It was still raining when we went out to explore. As it was raining we didn't linger but headed straight for the shops for some food. We did try the Tourist Information Office but it was closed on Monday and Tuesday. Bosotn seems to get a bad press regarding the number of foreign nationals living there and there were lots of accents but the place didn't seem 'over run' in its look. There were a few European shops but not drawing attention away from the lovely assortment of buildings and the wide well laid out market square. There were a couple of narrow 'Shambles' type shopping streets, and there seemed much to explore tomorrow. We didn't hang about with the rain and didn't take any photos. We did stop for a rest from the heavy bags at The Carpenters on the way back and had a great pint of Bateman's Yella Belly. We noticed that pub near the jetty, The Witham' was having a quiz tonight so thought we would see if we could take the wooden spoon.

Monday, 26 May 2014

A nature ramble.

We woke up to sun and a funny noise on the roof. Eventually I dragged myself out and went to see what it was to find an Egyptian Goose sitting there. Ni, I hadn't heard of them either! I took a photo and then went back to make some tea. By the time I was back out it had gone leaving me a good number of piles of memories!! Apparently these geese are now resident after introduction in 18th century. The vast bulk of the population, a few hundreds, are based around Holkham in North Norfolk. There were a pair here on the Witham so maybe with the less severe winters mean they are spreading. They are not unpleasant looking and have been over here quite a while now.

An Egyptian goose of the roof.

A little further on was the Dogdyke Pumping Station that used to control the water levels in the fenlands. It is now a museum and still occasional runs its steam driven beam engine and wooden scoop wheel along with a museum in the keepers old house and a diesel engine and centrifugal pump. It is open next weekend so if we are passing at the right time we will see if we can get to see it.

Dogdyke pumping station with the attendants house on the right.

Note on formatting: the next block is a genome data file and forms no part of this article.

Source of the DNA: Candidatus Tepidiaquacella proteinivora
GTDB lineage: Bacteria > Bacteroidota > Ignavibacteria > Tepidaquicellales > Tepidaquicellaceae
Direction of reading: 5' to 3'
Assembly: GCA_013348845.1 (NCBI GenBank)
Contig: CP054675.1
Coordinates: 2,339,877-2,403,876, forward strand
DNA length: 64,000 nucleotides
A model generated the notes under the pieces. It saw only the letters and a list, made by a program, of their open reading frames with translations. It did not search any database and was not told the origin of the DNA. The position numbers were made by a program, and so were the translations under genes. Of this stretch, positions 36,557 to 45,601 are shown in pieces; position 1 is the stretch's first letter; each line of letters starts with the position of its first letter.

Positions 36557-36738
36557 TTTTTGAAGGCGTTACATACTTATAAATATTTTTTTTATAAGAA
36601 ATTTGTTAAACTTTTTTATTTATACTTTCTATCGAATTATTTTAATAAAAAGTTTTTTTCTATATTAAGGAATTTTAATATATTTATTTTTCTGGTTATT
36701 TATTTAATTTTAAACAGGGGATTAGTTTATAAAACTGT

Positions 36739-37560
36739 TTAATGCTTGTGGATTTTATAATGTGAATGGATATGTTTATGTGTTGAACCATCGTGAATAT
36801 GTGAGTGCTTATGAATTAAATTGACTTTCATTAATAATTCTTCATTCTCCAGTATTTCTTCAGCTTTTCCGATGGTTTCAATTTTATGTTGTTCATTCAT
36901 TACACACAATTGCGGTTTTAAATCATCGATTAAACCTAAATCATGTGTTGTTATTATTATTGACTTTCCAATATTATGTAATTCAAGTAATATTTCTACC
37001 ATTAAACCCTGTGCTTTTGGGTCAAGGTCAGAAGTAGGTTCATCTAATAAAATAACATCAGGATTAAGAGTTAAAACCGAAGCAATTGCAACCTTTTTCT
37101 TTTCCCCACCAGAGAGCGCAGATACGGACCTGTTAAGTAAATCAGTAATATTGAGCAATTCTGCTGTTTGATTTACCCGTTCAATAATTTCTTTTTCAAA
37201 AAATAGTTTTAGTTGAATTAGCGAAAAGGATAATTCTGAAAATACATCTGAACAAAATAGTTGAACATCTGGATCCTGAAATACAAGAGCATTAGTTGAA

There are some moorings at Dogdyke where there is the Packet Inn. Just a little bit further on was the entrance of the River Slea into the River Witham. We are hoping to travel up on the way back. As we approached I saw a seal that dived as we approached. Unfortunately by the time it surfaced we were too far a way for a decent photograph but it had caught a huge fish and was making short work of it. The crew of the weed cutting boat had told me that there was one about and it was good to see it looking well. I'm not sure how they cope with living in fresh water rather than there more usual salt.

Dogdyke mooring and the Packet Inn.

After Dogdyke and the River Slea the river becomes almost straight for over four miles. We were overtaken by two narrowboats and there were several cruisers heading back Lincoln way. Although the route was straight and the banks were high we were kept amused by watching some Red Kites soaring above us. We also saw a cuckoo and several cormorants so despite having few revs on the currant moved us along smartly and we arrived at Langrick Bridge soon enough. There was nobody on the moorings there so we stopped. We are hoping to take fuel from Geordie's Chandlery tomorrow. We did have a walk around but there isn't very much here at all. However there is authentic New York Diner just by the moorings but it was closed. The bridge is quite busy but it is single direction working.